Lent: A Season for the Heart

Ash Wednesday begins the season of Lent.  The season of Lent is journey of sorrow, repentance and conversion manifested by practices of fasting, almsgiving, and prayer.  Why is this undertaken by the Church?  To prepare hearts for Good Friday and Easter Sunday.  Why? So, the Christian heart can stand before the cross of Christ and celebrate at his empty tomb.  These words are heavy and difficult, and yet, there is one more thing to consider.  Even though Ash Wednesday is a day of penance, it is also a day when the purpose of penance is realized.   The work of penance within the heart is the first taste of God’s love.  The Christian God is love.  The only reason a person can undergo works of fasting, almsgiving and prayer is acknowledging the truth that God’s love is already at work within their hearts.  Thus, Lent is a time when the Lover rekindles the embers of love within the Beloved’s heart.  It by witnessing to love that the Church can best support those preparing for baptism.  Their moment of entry into the life of love that exists between Christ and his Church. 

A Radical Insight

Within the heart love is never isolating. Love unites but the lack of love separates. The unifying desire of love within the heart is important. Why? It is from the heart that a person primarily interacts with the world.  Within that vision our minds must always remember that it is out of the heart that good and evil enter the world.  Hence, a Christian is called to regularly reflect on the state of their heart.  In knowing the deep purpose of the heart the Church offers to her members a radical insight about the heart from the proclamation of the Prophet Joel heard on Ash Wednesday.   Joel reminds us that God is concerned about hearts not primarily about the sacrificial offerings (JL. 2:12-18).  This is a radical insight, because this book of the bible was written during a time when there was a huge plague of locusts destroying the land of Israel.  The modern ear may merely hear the pleasantry of the words, but within its historical context the radicality of the text is revealed.  Joel sees this plague as a sign of “the day of the Lord”.  The phrase “the day of the lord” is a statement that points to the end times.  Hence, the conversion and transformation of the heart takes on an eschatological perspective.  Remember, the heart focuses the person to what satisfies their being.  If the heart is twisted, focusing the person towards an unsatisfying end then their being lives in frustration because satisfaction can never be realized.  Joel appears to have thought he was living during those times.  From that perspective, he was trying to reorient his people to focus on the end that brings about satisfaction.  An end that is only manifested within a heart focused on God.  Sacrifices can’t appease God, when God has no residency within a heart.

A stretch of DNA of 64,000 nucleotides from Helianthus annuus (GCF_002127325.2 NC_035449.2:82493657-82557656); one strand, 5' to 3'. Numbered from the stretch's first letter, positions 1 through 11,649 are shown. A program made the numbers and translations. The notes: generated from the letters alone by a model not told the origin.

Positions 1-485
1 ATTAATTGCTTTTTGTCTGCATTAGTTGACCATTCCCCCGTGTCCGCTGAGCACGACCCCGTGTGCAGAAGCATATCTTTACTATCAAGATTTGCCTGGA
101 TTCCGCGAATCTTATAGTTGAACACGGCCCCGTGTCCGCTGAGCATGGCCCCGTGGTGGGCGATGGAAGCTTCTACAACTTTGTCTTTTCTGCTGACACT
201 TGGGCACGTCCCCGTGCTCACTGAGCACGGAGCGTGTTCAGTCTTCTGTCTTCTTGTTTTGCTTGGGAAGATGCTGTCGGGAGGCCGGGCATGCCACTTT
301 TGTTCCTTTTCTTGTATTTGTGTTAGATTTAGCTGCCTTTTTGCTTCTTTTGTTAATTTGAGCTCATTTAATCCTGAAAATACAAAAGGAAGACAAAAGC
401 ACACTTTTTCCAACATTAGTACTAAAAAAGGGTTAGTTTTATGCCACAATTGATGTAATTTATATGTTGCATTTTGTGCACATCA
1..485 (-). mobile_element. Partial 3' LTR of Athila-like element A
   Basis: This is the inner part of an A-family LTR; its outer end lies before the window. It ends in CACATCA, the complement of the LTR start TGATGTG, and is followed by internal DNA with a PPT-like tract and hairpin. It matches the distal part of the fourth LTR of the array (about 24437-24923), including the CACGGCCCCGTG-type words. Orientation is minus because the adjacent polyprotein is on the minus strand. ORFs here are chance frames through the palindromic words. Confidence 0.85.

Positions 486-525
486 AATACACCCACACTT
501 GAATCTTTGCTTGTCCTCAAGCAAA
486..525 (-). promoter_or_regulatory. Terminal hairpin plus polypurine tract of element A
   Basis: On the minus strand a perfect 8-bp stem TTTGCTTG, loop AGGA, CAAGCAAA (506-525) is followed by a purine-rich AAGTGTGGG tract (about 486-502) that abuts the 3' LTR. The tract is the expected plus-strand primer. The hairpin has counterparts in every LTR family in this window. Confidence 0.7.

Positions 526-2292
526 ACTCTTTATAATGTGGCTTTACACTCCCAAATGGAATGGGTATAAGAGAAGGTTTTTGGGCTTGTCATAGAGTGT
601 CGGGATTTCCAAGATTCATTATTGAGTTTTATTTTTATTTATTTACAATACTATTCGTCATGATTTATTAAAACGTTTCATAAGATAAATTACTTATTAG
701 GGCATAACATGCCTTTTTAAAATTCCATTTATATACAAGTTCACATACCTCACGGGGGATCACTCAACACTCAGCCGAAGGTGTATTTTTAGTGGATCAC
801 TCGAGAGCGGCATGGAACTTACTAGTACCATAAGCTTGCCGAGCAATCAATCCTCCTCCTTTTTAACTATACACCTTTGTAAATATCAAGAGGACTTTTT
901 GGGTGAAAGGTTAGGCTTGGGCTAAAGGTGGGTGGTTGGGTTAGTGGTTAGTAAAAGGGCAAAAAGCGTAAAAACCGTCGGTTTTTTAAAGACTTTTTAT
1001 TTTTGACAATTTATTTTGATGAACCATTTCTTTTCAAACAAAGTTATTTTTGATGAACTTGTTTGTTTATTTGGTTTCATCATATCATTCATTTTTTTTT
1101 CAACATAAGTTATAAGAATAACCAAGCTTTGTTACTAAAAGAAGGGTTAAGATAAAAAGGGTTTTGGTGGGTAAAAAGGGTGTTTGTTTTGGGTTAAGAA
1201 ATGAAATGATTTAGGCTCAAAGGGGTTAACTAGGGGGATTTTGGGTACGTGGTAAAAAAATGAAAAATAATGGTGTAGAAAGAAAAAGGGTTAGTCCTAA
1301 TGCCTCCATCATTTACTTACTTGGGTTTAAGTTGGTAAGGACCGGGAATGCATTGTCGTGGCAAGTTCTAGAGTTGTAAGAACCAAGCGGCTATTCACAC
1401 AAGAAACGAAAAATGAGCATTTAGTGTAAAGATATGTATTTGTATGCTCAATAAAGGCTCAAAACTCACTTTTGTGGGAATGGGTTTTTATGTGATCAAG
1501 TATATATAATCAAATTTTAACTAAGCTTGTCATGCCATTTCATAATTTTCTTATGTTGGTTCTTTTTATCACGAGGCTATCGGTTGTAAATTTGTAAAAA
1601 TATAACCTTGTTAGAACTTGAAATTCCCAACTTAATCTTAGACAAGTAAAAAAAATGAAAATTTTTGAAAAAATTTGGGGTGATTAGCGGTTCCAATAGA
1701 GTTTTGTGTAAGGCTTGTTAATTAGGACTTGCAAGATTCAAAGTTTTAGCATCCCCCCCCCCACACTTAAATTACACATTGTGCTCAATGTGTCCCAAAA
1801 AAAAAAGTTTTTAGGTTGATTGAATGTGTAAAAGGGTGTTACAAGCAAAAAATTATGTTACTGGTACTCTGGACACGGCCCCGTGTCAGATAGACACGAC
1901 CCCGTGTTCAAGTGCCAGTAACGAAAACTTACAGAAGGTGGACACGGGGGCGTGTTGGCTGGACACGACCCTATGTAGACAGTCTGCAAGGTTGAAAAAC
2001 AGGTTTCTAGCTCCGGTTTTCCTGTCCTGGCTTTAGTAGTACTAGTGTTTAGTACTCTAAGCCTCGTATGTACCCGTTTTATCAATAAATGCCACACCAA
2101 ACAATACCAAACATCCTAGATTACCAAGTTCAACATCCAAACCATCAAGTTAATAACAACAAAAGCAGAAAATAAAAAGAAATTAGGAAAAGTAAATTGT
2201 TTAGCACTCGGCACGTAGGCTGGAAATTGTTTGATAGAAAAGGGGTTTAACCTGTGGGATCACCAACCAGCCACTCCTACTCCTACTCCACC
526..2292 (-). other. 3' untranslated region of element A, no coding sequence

Purification:  A Freeing of the Heart